Karina’s “Herd” installation, “Swarm” print, “Flock/Pod” drawing and “Burnt Ball” acrylic painting all had a focus on nature.

Luckily, she was still around talking to friends towards the end of the show. She said that  the 100 or so small antelope looking pieces were made of resin.

“I took a mold (of a plastic buck) and filled it with resin,” Karina explained. “As you can see, some of them turned out better than others.”

All were arranged in a swirling, migration formation, from right to left, and mounted on a light box.

Karina's "Herd" installation was made of resin pieces placed on a light box

“The light box was the hardest part to make,” Karina confessed. “I wanted to resemble a herd migration, like something that you’d see on the Nature Channel.”

Side by side on the far wall were two tall pieces, one a painting, the other a drawing on vellum. The drawing, “Flock/Pods,” showed a creative ariel view of birds (a flock) in flight over pods of dolphins swimming in the ocean.

Logistically, she put the flocks on vellum, as an overlay, to the drawing of the many dolphin pods underneath. Although only created in black graphite, the drawings were strong and solid. Her ariel view you could only see in a helicopter or plane. It was a God’s eye view.

It’s sister painting, created in bright acrylics, “Burnt Ball,” gave me pause. It was also an ariel view of a sun overlooking dolphin pods in the ocean. Although beautiful, something about it was unsettling. Karina and all of the other patrons had gone, and I was left alone with “Burnt Ball,” and my unsettling thoughts about dolphins and the Academy Award-winning documentary, “The Cove.”

Having an inquiring mind about animals, I wished Karina’s “Burnt Ball” was a statement about the depleting dolphin population in Taiji, Japan.

I had seen a viewing in Idyllwild at Movie Night at the Green Cafe (see Idyllwild Me blog post from March 30).

Karina's "Burnt Ball" reminded me of the dolphin demise depicted in "The Cove"

“Director Louie Psihoyos took home this year’s Oscar for Best Documentary for his stunning heist-like story that is about half Jacques Cousteau and half James Bond,” said Jeffrey Taylor, who showed “The Cove.” “A ‘dream team” of activists venture to Japan to expose the secretive work of a small community of fishermen who slaughter dolphins so they can sell the meat nationally and abroad.”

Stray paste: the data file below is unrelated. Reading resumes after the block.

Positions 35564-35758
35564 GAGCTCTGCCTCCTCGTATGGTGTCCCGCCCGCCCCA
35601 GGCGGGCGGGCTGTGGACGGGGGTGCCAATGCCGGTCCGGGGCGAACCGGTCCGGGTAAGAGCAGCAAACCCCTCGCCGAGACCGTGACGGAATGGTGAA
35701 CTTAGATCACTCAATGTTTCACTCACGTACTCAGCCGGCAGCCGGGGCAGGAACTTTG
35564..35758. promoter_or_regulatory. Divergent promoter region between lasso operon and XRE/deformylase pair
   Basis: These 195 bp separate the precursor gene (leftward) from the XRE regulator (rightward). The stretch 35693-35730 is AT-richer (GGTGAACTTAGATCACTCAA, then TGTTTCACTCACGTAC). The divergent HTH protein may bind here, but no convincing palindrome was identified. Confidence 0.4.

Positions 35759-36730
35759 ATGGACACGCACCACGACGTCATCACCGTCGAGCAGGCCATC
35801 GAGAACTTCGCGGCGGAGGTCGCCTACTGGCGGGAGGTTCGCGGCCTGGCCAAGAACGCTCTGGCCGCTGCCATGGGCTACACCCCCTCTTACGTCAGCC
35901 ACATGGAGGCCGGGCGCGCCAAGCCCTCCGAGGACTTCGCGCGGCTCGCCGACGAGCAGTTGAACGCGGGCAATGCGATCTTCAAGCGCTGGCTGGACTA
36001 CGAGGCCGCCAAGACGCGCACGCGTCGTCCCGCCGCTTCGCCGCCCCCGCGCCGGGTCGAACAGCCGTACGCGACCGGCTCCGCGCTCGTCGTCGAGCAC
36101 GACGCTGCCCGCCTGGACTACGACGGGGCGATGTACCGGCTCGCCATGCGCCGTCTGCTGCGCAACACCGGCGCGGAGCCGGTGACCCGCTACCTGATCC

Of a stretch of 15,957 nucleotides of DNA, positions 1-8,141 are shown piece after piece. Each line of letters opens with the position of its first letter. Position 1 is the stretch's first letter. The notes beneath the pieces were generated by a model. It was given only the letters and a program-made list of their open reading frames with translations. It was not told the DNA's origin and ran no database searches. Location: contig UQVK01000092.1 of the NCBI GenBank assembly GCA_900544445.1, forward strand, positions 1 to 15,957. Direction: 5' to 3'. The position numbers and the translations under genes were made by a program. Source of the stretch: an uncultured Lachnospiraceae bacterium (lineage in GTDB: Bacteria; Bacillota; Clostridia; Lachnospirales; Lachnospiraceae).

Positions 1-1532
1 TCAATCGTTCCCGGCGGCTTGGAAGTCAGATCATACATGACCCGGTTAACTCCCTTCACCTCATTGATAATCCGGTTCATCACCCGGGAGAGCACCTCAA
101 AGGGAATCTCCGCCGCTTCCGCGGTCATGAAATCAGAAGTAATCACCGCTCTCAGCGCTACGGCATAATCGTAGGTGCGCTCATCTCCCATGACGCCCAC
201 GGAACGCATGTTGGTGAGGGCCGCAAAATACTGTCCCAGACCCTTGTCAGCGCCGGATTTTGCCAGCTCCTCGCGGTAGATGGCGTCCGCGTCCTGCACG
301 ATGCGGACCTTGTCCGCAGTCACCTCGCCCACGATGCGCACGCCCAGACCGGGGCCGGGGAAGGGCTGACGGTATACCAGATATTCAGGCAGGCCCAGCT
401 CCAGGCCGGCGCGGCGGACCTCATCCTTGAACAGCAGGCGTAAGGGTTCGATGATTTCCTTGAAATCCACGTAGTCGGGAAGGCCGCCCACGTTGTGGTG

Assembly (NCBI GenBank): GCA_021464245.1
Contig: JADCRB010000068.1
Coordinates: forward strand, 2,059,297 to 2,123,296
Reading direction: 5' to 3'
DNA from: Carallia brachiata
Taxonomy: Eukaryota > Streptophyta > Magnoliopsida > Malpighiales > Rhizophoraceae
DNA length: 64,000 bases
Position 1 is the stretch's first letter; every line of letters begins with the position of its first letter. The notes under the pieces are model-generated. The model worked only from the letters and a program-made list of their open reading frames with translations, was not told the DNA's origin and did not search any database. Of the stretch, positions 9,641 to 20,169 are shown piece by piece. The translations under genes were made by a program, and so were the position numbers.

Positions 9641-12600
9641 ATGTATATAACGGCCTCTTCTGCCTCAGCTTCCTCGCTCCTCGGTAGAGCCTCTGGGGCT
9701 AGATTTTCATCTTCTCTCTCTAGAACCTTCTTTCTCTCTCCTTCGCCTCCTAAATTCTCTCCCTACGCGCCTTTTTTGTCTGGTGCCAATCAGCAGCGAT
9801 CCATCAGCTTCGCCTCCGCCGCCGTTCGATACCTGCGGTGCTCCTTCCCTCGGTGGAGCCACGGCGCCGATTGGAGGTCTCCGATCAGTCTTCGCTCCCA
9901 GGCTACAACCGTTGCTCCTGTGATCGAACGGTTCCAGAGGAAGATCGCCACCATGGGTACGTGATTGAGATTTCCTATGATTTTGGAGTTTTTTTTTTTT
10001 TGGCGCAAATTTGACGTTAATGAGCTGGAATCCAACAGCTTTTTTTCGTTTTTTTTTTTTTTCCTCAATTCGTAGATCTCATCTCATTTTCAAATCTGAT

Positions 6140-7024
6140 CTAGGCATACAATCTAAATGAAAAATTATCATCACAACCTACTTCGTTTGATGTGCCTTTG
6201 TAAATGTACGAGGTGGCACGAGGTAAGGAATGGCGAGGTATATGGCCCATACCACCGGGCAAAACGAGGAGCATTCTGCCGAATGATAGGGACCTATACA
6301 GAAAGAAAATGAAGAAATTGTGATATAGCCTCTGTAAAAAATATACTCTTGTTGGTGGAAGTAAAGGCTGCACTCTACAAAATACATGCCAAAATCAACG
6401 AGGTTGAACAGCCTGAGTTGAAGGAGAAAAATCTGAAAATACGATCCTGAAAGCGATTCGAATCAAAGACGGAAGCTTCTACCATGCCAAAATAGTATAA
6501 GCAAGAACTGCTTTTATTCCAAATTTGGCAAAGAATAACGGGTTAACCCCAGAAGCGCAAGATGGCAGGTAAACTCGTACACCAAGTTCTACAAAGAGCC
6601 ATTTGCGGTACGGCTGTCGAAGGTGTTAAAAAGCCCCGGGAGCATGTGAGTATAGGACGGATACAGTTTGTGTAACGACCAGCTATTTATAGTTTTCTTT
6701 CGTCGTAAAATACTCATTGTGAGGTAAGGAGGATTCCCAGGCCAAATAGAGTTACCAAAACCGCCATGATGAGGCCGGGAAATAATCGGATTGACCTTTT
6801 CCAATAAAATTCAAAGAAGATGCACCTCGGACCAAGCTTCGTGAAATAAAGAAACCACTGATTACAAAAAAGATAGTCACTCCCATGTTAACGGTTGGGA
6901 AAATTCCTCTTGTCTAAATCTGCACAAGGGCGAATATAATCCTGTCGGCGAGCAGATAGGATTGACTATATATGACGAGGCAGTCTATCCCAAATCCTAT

Richard O’Barry, who rose to popularity with “Flipper,” the popular TV show in the 1960s, said that he became an activist when one of the dolphins committed suicide right in front of his eyes.

“The next week, I was sitting in a jail cell for letting captive dolphins go,” O’Barry said in “The Cove.”

O’Barry collaborated with Psihoyos in creating “The Cove,” to get the word out of the massive dolphin slayings that are held each year from September to March in Japan. In a small cove in Taiji, fishermen herd dolphins in from the sea by forming a line of boats and making noises with metal poles. The process is known as “oikomi.”

“Dolphins are keenly sensitive to noise,” O’Barry said in the movie. “They are afraid of the noise and swim to the cove to get away from it. There, they are herded into nets and the bottle nosed dolphins like the ones in “Flipper” are sent to marine parks like “Sea World,” while the other dolphins are brutally slaughtered.

Many Japanese do not know that this is going on, and would likely not approve of it. In the documentary, tests prove that dolphin meat has toxic mercury levels, and is not good for human consumption. In fact, in the May 10th issue of the Japan Times, the National Institute of Minamata Disease (NIMD) stated that many Taiji residents as having unusually high levels of mercury. Taiji, where they have a tradition of eating whale and dolphin meat.

However, the more “inquiring minds”  know, the better the chances of stopping it. For more information, “The Cove,” visit, or text the word DOLPHIN to 44144.